His most recent recording, Ultrahang, is the culmination thus far of five years’ work with his Underground quartet with Adam Rogers on guitar, Craig Taborn on Fender Rhodes, and Nate Smith on drums. Recorded in the studio in January 2009 after extensive touring, it showcases the band at its freewheeling yet cohesive best.
Since bursting onto the New York scene in 1989 as an 18-year-old prodigy with bebop icon Red Rodney (who himself had played as a young man alongside the legendary Charlie Parker), Potter has steered a steady course of growth as an instrumentalist and composer-arranger. Through the ’90s, he continued to gain invaluable bandstand experience as a sideman while also making strong statements as a bandleader-composer-arranger. Acclaimed outings like 1997’s Unspoken (with bassist and mentor Dave Holland, drummer Jack DeJohnette and guitarist John Scofield), 1998’s Vertigo, 2001’s Gratitude and 2002’s Traveling Mercies showed a penchant for risk-taking and genre-bending. “For me, it just seemed like a way of opening up the music to some different things that I had been listening to but maybe hadn’t quite come out in my music before,” he explains.
Potter explored new territory on 2004’s partly electric Lift: Live at the Village Vanguard (with bassist Scott Colley, drummer Bill Stewart and keyboardist Kevin Hays) then pushed the envelope a bit further on 2006’s Underground (with guitarist Wayne Krantz, electric pianist Craig Taborn and drummer Nate Smith). As he told Jazz Times: “I’ve wanted to do something more funk-related…music that seems to be in the air, all around us. But also keep it as free as the freest jazz conception.”
He continued in this electrified, groove-oriented vein with 2007’s Follow The Red Line: Live at the Village Vanguard (with guitarist Adam Rogers replacing Krantz in the lineup). Says Potter of the adventurous new path he’s carved out for himself with his bass-less Underground quartet: “There was a point where I felt like the context I had been using before wasn’t quite working to express what I wanted or to move forward in some kind of way. My aesthetic as a saxophonist has always been based in Bird and Lester Young and Sonny Rollins and all the other greats on the instrument. What I’ve learned from them in terms of phrasing, sound, and approach to rhythm I’ll never outgrow. However music’s a living thing; it has to keep moving. I’ve been touched by many forms of music, like funk, hip hop, country, different folk musics, classical music, etc., and for me not to allow these influences into my music would be unnecessarily self-limiting. The difficulty is incorporating these sounds in an organic, unforced way. It helps me to remember I want people to feel the music, even be able to dance to it, and not think of it it as complicated or forbidding. If I can play something that has meaning for me, maybe I’ll be able to communicate that meaning to other people, and the stylistic questions will answer themselves.”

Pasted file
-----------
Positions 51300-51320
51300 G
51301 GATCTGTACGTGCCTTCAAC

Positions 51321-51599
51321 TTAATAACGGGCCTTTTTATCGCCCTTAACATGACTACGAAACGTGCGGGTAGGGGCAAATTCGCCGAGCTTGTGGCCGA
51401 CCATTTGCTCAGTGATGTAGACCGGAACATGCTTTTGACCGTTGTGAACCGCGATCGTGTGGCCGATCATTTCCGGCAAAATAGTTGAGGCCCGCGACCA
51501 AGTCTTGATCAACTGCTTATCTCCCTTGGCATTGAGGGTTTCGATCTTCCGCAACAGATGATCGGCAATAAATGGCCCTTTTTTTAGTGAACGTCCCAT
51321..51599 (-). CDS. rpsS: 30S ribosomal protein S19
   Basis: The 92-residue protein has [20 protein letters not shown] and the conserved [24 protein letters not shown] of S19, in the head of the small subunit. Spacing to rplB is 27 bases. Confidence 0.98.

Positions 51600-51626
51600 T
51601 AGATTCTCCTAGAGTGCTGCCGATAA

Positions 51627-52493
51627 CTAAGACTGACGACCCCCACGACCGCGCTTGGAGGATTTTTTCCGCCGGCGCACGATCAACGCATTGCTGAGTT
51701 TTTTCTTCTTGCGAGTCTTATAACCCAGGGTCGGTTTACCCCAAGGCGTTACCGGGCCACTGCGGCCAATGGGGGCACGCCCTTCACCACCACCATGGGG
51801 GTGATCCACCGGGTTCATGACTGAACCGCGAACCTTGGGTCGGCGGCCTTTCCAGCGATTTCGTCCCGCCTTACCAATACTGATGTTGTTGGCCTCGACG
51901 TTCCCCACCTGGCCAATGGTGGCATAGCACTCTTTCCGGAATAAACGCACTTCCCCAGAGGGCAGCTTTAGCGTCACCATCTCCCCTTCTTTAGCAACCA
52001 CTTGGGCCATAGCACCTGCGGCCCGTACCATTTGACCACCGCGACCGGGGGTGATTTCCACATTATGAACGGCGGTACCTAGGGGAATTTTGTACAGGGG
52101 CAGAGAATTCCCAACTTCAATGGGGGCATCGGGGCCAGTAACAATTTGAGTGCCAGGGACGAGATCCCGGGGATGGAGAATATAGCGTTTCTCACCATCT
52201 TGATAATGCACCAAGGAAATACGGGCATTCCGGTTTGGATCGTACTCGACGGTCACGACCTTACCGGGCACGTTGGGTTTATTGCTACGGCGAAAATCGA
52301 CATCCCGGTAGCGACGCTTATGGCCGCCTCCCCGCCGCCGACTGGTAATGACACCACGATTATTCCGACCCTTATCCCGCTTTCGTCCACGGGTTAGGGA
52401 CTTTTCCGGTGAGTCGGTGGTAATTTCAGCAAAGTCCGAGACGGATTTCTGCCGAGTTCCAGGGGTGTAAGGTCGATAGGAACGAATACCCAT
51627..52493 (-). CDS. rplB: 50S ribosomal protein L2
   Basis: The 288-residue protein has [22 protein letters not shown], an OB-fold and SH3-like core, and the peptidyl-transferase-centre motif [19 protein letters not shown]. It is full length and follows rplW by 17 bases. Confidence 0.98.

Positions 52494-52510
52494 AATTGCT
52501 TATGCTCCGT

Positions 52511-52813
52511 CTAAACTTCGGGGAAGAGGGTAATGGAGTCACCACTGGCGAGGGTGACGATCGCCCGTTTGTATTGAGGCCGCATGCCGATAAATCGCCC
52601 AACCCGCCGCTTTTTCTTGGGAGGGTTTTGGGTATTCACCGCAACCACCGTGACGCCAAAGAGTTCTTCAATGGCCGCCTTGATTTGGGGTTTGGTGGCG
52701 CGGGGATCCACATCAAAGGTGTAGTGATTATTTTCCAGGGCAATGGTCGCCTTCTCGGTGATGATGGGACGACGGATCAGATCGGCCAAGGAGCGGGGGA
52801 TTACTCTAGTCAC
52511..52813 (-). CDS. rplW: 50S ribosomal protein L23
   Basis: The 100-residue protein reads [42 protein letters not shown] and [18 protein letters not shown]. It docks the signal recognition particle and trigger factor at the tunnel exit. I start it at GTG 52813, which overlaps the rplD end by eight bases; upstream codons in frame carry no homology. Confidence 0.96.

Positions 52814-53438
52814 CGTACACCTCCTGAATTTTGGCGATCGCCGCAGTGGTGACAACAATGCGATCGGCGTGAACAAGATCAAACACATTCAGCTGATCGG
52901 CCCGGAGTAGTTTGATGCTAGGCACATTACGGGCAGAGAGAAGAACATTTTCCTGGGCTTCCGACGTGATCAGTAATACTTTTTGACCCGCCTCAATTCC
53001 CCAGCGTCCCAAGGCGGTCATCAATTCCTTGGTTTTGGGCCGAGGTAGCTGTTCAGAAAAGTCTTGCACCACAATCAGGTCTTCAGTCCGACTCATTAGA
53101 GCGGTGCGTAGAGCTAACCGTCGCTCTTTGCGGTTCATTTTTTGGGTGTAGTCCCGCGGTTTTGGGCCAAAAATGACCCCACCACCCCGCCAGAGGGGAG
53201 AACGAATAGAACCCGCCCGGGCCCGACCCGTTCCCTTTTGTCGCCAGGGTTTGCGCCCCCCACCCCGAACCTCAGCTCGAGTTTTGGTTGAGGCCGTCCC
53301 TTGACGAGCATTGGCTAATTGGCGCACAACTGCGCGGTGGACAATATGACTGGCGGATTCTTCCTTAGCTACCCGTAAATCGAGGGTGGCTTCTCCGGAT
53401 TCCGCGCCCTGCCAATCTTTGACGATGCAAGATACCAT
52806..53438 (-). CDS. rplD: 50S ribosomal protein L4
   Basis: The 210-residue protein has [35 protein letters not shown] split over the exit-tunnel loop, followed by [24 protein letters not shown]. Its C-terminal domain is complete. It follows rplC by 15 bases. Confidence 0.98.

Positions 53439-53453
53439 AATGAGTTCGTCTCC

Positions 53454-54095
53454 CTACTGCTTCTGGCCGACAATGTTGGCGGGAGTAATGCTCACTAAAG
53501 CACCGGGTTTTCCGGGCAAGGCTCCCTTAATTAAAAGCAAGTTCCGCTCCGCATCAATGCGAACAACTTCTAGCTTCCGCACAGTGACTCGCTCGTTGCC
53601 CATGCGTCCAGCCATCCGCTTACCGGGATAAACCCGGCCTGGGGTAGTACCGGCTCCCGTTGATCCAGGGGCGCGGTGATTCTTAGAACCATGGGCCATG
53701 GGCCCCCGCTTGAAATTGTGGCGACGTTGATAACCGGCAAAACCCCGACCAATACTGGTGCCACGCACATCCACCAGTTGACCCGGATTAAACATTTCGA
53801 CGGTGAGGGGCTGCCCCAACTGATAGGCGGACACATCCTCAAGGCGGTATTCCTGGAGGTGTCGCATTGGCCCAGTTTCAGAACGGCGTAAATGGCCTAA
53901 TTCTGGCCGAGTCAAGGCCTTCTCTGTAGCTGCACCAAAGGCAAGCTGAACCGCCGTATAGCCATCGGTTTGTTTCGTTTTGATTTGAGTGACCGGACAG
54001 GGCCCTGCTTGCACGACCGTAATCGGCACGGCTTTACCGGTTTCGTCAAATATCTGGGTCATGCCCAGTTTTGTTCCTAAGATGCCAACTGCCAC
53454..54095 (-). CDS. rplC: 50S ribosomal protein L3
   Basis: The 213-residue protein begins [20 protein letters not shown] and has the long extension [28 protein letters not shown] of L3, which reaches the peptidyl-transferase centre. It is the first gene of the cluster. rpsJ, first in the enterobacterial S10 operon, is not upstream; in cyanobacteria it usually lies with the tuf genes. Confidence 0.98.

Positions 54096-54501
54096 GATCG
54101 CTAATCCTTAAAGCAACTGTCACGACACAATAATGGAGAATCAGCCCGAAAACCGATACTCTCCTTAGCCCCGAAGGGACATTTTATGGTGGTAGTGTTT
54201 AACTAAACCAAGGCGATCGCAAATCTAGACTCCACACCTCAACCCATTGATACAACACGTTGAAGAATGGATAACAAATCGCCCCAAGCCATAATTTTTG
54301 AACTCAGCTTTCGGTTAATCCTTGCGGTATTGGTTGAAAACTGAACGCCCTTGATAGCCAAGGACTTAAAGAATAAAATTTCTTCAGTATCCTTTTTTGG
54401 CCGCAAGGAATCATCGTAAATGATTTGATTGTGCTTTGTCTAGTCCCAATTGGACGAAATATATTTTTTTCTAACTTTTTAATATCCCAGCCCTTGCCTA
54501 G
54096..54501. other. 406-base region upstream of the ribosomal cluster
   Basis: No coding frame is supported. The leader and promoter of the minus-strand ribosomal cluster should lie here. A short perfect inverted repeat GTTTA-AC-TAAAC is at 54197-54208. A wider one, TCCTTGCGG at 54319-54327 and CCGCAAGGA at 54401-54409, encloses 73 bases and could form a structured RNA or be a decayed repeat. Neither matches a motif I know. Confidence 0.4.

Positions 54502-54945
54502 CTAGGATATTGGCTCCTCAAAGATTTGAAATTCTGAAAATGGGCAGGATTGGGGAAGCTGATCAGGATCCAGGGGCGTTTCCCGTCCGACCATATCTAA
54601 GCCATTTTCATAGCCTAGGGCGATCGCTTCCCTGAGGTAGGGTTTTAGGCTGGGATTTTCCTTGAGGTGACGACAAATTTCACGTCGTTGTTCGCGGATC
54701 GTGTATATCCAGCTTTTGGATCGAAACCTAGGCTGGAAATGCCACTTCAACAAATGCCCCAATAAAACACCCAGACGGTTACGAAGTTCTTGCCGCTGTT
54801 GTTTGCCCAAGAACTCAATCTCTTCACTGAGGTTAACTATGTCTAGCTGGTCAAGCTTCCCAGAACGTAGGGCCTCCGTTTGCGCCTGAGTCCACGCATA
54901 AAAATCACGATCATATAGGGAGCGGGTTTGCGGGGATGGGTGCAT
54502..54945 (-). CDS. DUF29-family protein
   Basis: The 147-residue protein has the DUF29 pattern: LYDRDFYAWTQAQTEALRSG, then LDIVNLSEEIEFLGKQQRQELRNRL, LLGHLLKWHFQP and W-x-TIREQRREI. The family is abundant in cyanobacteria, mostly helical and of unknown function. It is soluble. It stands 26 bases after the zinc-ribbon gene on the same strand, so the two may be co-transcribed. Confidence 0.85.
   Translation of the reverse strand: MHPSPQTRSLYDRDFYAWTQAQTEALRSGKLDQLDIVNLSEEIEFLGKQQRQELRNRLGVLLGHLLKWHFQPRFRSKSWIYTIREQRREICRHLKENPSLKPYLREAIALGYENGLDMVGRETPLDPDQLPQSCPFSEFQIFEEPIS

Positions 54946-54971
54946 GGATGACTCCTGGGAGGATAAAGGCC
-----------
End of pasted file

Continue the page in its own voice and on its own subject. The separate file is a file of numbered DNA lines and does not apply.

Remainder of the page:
With the ambitious Song For Anyone (released in 2007 also and dedicated to the memory of Michael Brecker), Potter flexes his muscles as an arranger on original material for an expanded ensemble featuring strings and woodwinds. “That was a learning process,” he says of this triumphant tentet project, “because I hadn’t done anything on that scale before. I just decided to sit down and write, and it was extremely gratifying to see how it translated into live performance.”
Looking back over his 20 years since arriving in New York, Potter says, “I’ve had the chance to learn a lot from all the leaders that I’ve worked with. Each gave me another perspective on how to organize a band and make a statement. It’s taught me that any approach can work, as long as you have a strong vision of what you want to do.”
His initial gig with Red Rodney was an eye-opening and educational experience for the 18-year-old saxophonist. “I wish I had had the perspective I have now to appreciate what a larger-than-life character Red was.” Potter’s years with Paul Motian’s Electric Bebop Band represented a wholly different approach from Rodney’s old school bebop aesthetic on stage. “Motian has really had a big affect on the way that I think about music,” says the saxophonist. “He approaches things from such an anti-analytical way. It’s so different than so many of the other musicians that I’ve had a chance to work with. Motian more relies on his aesthetic sensibility and his instinct. He’s basically just trusting his gut and he’s so strong about it that he can make it work. And it takes a lot of courage to do that.”
From bassist-bandleader Dave Holland he learned about the importance of focus and willpower. “Dave is determined to make his music as strong as possible and present it in the best way,” says Potter, who has been a member of Holland’s groups for the past 10 years. “Playing with him, you have the feeling there’s this mountain standing behind you that you can completely rely on. Working with him over the years has helped me see the true value of believing in what you’re doing.”
Potter also cites his time on the bandstand with guitar legend Jim Hall as inspirational. “The way that he can be both melodic and sweet and deeply inventive and open-minded at the same time made a big impression on me,” he says. Touring and recording with the enigmatic duo of Donald Fagen and Walter Becker (Steely Dan) offered further insights into the artistic process. “They totally went their own way,” says Potter. “I have a lot of respect for them and their commitment to their art.”
And Potter has remained committed to his art since his formative years. Born in Chicago on Jan.1, 1971, his family moved to Columbia, South Carolina when he was 3. There he started playing guitar and piano before taking up the alto saxophone at age 10, playing his first gig at 13. When piano legend Marian McPartland first heard Chris at 15 years old, she told his father that Chris was ready for the road with a unit such as Woody Herman’s band, but finishing school was a priority. At age 18, Potter moved to New York to study at the New School and Manhattan School of Music, while also immersing himself in New York’s jazz scene and beginning his lifelong path as a professional musician.
Now a respected veteran (as well as a new father), Potter continues to work as a bandleader and featured sideman. Surely many interesting chapters await. As his longtime colleague, alto saxophonist-composer Dave Binney, told Down Beat, “Chris is open to anything now. From here on anything could happen.” (Bill Milkowski)